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  • Kirk Hartley

NIH Research Budgets, Newt Gingrich, and Emily Beazley – It Is Irresponsible to Fail to Double

Near the home of Emily Beazley (photo courtesy of Daily Southtown/Chicago Tribune)


A stem cell transplant has failed for 12 year old Emily Beazley, and so non-Hodgkin lymphoma is killing her in its vicious, painful way. Emily lives on the southwest side of Chicago near where my daughters have gone to high school. Her story is now headline news in the Daily Southtown, the Chicago Tribune and many local media outlets. My younger daughter’s high school soccer team, the high school (Marist) and countless others are doing what they can to provide financial and emotional support for Emily and her family, but it’s far from enough. The journey for Emily and her family is chronicled on a Caring Bridge page for Emily’s Entourage, and a Facebook page. A recent YouTube video will leave anyone in tears. More support is needed, but can only address symptoms and will not address the root problem of finding out the “how and why” of this and other awful diseases.

How to get to the root problem of finding the “how and why” of diseases? One part of the answer lies in national investment in research against awful diseases. Newt Gingrich recently ripped Congress for across the board budget cuts that have badly hurt budgets for research through the National Institutes of Health. Newt is correct in saying “it is irresponsible” to fail to DOUBLE  federal research budgets for awful diseases.  Everyone should be calling their legislators and demanding expanded federal budgets for disease research. Research matters because we are now in an age of molecular science at which researchers are finding treatments and answers we could not dream of only a year or two ago. We are making progress against blood cancers, but so much more is needed for that and all of the other awful diseases. Every year, the US death toll from cancer equals the population of Vermont.  Diseases are the world’s most effective terrorists, and we should spend far more on disease research than we do on homeland security.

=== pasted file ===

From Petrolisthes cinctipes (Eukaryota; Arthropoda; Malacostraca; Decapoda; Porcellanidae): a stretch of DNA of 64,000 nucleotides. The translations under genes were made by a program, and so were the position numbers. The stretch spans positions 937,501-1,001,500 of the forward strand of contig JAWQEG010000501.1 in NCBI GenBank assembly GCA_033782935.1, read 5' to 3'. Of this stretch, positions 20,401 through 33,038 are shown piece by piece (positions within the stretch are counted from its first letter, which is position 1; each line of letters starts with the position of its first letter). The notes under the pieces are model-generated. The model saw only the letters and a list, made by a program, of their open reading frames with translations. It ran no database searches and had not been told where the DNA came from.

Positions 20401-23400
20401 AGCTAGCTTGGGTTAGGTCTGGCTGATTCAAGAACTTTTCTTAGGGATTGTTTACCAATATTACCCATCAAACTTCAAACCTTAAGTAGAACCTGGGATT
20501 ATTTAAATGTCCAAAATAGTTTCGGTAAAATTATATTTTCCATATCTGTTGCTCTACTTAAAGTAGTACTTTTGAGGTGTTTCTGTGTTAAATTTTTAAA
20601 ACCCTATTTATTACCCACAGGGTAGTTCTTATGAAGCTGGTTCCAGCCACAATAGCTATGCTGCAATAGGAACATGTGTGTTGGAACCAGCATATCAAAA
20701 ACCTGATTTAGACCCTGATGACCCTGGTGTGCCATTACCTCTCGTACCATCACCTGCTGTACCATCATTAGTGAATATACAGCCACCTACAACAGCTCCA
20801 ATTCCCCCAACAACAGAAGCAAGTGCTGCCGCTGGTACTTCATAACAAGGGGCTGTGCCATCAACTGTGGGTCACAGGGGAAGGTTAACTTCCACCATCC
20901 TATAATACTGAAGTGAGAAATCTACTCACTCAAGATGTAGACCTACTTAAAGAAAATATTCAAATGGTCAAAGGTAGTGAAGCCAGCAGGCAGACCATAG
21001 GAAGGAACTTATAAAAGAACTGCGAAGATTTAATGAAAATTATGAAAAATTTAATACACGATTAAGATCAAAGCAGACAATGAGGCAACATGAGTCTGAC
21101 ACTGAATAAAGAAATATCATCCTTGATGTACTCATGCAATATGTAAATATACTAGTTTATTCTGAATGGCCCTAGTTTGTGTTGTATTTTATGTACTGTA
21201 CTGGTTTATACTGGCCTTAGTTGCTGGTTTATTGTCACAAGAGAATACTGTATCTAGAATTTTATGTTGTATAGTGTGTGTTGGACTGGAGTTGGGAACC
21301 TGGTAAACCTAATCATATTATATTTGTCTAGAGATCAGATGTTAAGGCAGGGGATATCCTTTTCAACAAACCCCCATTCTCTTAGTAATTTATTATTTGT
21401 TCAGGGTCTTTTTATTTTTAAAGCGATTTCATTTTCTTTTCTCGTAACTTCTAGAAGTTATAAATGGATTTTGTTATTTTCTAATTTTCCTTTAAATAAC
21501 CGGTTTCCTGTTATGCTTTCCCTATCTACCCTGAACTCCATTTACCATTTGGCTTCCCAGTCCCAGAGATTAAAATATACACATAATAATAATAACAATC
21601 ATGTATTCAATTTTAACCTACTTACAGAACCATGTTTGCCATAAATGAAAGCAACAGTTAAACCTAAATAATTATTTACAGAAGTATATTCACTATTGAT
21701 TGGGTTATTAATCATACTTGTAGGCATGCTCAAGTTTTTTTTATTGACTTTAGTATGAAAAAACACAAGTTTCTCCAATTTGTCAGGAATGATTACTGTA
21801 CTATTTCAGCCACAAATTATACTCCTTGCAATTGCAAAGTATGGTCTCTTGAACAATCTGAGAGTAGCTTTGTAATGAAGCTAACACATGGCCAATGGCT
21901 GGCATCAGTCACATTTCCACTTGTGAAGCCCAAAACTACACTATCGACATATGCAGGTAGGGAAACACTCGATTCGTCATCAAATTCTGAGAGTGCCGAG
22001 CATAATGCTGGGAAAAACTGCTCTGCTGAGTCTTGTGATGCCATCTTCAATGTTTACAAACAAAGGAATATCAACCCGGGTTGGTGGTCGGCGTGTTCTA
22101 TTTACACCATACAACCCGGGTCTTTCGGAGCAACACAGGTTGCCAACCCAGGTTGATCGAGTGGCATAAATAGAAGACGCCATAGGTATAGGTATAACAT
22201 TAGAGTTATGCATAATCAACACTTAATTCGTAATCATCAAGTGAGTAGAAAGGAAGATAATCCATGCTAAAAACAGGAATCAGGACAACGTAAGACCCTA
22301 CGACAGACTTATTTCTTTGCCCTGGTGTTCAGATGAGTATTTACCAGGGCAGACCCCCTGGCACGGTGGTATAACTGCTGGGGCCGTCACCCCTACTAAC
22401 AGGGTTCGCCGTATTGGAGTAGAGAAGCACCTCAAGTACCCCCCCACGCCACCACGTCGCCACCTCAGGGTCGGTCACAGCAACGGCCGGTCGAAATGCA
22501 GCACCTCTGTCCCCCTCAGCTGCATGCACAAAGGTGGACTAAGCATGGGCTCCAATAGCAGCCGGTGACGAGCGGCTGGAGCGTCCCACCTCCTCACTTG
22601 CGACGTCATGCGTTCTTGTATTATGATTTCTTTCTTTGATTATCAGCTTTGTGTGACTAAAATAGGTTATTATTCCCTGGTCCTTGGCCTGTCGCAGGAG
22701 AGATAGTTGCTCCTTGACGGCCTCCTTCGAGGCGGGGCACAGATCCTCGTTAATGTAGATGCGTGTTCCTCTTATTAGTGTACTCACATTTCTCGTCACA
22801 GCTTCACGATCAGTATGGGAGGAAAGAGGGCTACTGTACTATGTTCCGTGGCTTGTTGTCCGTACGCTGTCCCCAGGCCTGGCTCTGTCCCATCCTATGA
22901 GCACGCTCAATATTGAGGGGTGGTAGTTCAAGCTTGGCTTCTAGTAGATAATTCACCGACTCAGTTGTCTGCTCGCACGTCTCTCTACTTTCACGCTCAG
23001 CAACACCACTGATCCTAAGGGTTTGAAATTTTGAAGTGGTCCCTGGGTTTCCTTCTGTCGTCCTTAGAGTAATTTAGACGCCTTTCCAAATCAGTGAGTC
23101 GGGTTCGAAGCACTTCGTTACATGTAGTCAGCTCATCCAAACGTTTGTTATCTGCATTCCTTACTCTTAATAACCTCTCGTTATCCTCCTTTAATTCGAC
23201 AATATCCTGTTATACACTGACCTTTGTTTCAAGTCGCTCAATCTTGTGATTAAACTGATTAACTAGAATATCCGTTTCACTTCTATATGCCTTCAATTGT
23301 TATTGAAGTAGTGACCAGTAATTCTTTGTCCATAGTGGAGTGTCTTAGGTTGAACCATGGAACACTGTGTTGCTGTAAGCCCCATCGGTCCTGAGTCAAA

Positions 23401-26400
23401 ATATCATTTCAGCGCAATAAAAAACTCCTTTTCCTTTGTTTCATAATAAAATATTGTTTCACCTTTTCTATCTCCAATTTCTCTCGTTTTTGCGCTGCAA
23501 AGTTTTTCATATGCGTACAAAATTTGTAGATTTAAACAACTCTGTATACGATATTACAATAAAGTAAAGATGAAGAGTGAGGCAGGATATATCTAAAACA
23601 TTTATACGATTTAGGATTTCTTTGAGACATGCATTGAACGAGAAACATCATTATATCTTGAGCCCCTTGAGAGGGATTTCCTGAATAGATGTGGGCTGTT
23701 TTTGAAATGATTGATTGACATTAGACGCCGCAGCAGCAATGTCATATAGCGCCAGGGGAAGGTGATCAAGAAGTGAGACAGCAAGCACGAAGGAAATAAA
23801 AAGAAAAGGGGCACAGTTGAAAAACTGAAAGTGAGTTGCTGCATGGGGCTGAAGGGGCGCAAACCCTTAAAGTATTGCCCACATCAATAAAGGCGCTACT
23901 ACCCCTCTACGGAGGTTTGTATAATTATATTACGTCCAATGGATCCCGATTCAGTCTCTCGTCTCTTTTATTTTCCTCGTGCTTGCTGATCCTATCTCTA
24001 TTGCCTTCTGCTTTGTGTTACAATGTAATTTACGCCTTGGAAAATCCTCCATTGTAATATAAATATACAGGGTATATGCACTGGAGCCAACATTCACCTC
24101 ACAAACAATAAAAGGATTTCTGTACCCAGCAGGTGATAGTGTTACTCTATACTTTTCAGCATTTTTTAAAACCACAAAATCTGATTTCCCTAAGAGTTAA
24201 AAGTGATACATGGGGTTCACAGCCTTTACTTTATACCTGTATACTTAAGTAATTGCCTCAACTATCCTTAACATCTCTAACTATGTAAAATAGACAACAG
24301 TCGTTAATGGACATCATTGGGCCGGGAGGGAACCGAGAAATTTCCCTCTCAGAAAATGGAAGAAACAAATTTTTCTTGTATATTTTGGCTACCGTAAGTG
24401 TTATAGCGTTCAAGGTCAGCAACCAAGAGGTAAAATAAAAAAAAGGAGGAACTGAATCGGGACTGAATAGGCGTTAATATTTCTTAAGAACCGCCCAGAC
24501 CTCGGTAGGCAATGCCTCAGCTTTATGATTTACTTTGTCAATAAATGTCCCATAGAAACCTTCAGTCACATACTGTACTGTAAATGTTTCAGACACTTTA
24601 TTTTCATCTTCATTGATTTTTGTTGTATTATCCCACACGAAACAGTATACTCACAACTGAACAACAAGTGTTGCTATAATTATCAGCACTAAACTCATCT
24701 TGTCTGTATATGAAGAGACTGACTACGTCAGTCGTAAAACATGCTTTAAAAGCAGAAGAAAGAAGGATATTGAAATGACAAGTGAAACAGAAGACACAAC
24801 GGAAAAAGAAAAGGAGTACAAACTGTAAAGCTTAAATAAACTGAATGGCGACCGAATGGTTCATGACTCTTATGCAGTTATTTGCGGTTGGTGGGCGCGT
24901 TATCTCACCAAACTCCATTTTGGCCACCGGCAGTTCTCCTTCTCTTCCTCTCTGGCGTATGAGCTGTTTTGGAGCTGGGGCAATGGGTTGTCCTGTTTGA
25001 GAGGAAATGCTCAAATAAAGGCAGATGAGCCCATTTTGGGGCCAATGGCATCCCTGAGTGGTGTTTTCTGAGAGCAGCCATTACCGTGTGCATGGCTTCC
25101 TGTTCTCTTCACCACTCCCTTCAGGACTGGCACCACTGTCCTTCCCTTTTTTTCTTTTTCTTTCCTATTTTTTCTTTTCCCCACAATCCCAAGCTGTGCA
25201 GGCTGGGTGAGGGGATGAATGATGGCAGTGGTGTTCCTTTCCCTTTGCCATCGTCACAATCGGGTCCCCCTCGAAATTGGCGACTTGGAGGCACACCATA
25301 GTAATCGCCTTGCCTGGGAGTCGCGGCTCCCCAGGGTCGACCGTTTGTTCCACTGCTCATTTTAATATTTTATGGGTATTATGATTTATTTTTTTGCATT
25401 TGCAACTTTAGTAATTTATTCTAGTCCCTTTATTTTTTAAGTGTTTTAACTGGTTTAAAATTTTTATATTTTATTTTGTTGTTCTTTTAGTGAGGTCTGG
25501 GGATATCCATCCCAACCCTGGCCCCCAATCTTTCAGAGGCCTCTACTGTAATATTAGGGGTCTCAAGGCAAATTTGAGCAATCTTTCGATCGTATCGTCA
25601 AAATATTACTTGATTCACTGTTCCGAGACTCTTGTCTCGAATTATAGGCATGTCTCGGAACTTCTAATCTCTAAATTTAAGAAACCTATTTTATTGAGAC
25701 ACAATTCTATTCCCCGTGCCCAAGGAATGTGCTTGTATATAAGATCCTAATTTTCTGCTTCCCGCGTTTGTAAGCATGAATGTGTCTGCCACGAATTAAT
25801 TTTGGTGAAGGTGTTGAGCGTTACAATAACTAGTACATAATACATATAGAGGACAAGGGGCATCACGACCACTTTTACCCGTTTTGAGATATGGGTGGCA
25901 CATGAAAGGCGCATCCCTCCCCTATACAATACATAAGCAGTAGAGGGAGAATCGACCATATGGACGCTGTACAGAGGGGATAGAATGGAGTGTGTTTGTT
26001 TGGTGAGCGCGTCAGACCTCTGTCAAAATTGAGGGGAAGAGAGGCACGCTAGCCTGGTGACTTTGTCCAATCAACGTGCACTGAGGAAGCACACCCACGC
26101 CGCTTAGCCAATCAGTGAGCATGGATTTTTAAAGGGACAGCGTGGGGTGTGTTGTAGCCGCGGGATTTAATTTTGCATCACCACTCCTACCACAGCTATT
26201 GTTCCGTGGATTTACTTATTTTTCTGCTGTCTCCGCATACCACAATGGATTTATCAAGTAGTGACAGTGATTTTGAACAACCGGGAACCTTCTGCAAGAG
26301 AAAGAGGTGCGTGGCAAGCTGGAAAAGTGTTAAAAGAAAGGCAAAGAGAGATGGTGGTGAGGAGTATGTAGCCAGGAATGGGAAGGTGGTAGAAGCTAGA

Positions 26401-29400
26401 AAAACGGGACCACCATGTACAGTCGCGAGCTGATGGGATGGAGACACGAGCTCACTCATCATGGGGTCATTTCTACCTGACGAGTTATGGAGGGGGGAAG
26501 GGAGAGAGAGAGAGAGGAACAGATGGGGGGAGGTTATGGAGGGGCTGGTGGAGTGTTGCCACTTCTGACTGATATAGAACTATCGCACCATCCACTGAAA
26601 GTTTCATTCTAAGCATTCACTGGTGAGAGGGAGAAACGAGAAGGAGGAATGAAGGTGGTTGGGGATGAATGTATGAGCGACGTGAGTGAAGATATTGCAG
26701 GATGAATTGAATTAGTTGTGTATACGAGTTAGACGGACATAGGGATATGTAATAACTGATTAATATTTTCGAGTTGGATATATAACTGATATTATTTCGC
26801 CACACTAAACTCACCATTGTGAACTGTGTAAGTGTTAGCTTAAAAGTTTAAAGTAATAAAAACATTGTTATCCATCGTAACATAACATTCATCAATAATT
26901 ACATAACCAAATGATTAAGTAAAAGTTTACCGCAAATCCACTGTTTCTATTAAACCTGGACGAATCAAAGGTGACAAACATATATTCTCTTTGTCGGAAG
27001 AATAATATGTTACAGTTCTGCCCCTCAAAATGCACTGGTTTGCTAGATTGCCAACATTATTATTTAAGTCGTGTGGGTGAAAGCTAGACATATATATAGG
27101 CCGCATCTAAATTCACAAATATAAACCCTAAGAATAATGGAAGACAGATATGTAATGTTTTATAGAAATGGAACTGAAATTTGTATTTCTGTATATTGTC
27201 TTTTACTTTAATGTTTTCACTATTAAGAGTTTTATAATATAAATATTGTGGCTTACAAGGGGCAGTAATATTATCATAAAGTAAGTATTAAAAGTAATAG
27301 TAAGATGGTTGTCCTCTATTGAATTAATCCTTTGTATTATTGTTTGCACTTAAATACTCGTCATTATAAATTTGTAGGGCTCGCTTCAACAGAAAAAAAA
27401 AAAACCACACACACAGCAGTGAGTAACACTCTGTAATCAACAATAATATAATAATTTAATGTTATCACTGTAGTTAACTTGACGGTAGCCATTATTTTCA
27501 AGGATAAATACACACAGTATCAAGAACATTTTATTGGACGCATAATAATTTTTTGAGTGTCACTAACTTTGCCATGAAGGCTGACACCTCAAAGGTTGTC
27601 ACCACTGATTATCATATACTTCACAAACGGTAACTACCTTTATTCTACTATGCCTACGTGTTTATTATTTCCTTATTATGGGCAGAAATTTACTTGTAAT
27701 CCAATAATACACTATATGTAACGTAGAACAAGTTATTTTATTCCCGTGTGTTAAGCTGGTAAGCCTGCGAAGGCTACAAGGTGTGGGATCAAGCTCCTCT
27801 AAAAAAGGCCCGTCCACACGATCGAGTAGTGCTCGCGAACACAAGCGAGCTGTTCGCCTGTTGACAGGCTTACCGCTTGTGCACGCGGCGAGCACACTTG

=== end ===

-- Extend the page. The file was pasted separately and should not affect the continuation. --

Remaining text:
Imagine being a member of Emil’s family. “She’s in so much pain right now,” Nadia said. “I’m her mom and I’m supposed to fix her and I just can’t do anything.”

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About Kirk

Since becoming a lawyer in 1983, Kirk’s over 30 years of practice have focused on advising a wide range of corporations, associations, and individuals (as both plaintiffs and defendants) on both tort and commercial law issues centered around “mass torts.”

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